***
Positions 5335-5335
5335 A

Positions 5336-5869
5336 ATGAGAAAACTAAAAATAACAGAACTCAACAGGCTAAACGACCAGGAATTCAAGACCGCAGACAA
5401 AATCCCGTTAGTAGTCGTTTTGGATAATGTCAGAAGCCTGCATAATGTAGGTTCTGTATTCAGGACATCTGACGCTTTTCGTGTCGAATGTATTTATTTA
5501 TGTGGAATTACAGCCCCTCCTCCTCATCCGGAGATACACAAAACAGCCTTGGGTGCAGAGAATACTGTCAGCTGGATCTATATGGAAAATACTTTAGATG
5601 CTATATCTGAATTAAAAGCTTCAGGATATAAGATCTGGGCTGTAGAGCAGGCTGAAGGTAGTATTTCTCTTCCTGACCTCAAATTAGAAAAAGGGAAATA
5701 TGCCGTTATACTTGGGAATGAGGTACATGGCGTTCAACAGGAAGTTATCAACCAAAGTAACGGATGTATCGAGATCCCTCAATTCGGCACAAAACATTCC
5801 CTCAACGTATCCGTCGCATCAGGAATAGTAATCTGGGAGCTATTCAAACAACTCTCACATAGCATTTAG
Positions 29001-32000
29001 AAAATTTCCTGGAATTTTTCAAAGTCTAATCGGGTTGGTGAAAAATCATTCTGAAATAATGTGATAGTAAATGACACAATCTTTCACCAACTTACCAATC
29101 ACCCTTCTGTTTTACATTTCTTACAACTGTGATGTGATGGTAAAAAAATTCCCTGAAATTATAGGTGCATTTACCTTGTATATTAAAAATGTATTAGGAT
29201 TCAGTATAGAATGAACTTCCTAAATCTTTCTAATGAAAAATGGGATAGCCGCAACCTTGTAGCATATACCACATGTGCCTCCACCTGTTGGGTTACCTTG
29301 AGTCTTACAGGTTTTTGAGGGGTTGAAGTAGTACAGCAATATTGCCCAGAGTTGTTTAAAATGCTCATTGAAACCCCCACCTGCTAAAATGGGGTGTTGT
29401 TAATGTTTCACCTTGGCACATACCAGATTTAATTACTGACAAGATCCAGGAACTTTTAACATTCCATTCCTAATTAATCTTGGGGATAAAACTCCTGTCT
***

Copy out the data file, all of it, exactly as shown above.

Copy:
Positions 5335-5335
5335 A

Positions 5336-5869
5336 ATGAGAAAACTAAAAATAACAGAACTCAACAGGCTAAACGACCAGGAATTCAAGACCGCAGACAA
5401 AATCCCGTTAGTAGTCGTTTTGGATAATGTCAGAAGCCTGCATAATGTAGGTTCTGTATTCAGGACATCTGACGCTTTTCGTGTCGAATGTATTTATTTA
5501 TGTGGAATTACAGCCCCTCCTCCTCATCCGGAGATACACAAAACAGCCTTGGGTGCAGAGAATACTGTCAGCTGGATCTATATGGAAAATACTTTAGATG
5601 CTATATCTGAATTAAAAGCTTCAGGATATAAGATCTGGGCTGTAGAGCAGGCTGAAGGTAGTATTTCTCTTCCTGACCTCAAATTAGAAAAAGGGAAATA
5701 TGCCGTTATACTTGGGAATGAGGTACATGGCGTTCAACAGGAAGTTATCAACCAAAGTAACGGATGTATCGAGATCCCTCAATTCGGCACAAAACATTCC
5801 CTCAACGTATCCGTCGCATCAGGAATAGTAATCTGGGAGCTATTCAAACAACTCTCACATAGCATTTAG
Positions 29001-32000
29001 AAAATTTCCTGGAATTTTTCAAAGTCTAATCGGGTTGGTGAAAAATCATTCTGAAATAATGTGATAGTAAATGACACAATCTTTCACCAACTTACCAATC
29101 ACCCTTCTGTTTTACATTTCTTACAACTGTGATGTGATGGTAAAAAAATTCCCTGAAATTATAGGTGCATTTACCTTGTATATTAAAAATGTATTAGGAT
29201 TCAGTATAGAATGAACTTCCTAAATCTTTCTAATGAAAAATGGGATAGCCGCAACCTTGTAGCATATACCACATGTGCCTCCACCTGTTGGGTTACCTTG
29301 AGTCTTACAGGTTTTTGAGGGGTTGAAGTAGTACAGCAATATTGCCCAGAGTTGTTTAAAATGCTCATTGAAACCCCCACCTGCTAAAATGGGGTGTTGT
29401 TAATGTTTCACCTTGGCACATACCAGATTTAATTACTGACAAGATCCAGGAACTTTTAACATTCCATTCCTAATTAATCTTGGGGATAAAACTCCTGTCT